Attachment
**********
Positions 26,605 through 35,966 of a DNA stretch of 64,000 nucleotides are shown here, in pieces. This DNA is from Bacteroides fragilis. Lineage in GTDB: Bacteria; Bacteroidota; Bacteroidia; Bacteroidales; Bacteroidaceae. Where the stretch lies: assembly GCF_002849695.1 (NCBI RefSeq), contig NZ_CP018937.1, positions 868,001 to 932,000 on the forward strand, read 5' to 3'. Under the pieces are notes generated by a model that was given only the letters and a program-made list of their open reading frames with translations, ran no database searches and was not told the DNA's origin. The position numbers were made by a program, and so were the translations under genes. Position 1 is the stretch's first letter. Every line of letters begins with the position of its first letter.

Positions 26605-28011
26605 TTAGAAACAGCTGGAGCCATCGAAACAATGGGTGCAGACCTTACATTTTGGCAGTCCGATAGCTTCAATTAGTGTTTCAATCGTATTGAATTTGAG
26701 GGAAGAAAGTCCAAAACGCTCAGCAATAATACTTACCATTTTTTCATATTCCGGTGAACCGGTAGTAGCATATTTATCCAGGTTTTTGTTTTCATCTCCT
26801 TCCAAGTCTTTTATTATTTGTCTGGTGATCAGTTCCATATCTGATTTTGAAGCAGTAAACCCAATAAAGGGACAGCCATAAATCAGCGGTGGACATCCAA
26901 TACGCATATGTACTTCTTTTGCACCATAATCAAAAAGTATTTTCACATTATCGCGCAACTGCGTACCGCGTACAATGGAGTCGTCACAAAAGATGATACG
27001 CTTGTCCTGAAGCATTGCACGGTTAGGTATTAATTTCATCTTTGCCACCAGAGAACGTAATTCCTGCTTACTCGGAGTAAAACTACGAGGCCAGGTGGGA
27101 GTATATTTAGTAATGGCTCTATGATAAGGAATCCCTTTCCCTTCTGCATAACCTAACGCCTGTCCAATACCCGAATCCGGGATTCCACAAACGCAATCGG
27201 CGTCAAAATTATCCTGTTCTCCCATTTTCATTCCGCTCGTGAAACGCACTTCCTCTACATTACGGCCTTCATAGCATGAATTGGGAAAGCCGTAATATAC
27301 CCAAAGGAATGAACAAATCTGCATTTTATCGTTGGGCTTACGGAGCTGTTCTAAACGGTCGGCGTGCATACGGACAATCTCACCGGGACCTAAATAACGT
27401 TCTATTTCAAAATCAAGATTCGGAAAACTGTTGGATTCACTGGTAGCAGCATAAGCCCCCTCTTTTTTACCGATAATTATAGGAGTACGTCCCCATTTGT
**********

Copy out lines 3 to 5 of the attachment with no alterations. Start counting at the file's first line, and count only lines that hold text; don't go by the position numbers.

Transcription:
26605 TTAGAAACAGCTGGAGCCATCGAAACAATGGGTGCAGACCTTACATTTTGGCAGTCCGATAGCTTCAATTAGTGTTTCAATCGTATTGAATTTGAG
26701 GGAAGAAAGTCCAAAACGCTCAGCAATAATACTTACCATTTTTTCATATTCCGGTGAACCGGTAGTAGCATATTTATCCAGGTTTTTGTTTTCATCTCCT
26801 TCCAAGTCTTTTATTATTTGTCTGGTGATCAGTTCCATATCTGATTTTGAAGCAGTAAACCCAATAAAGGGACAGCCATAAATCAGCGGTGGACATCCAA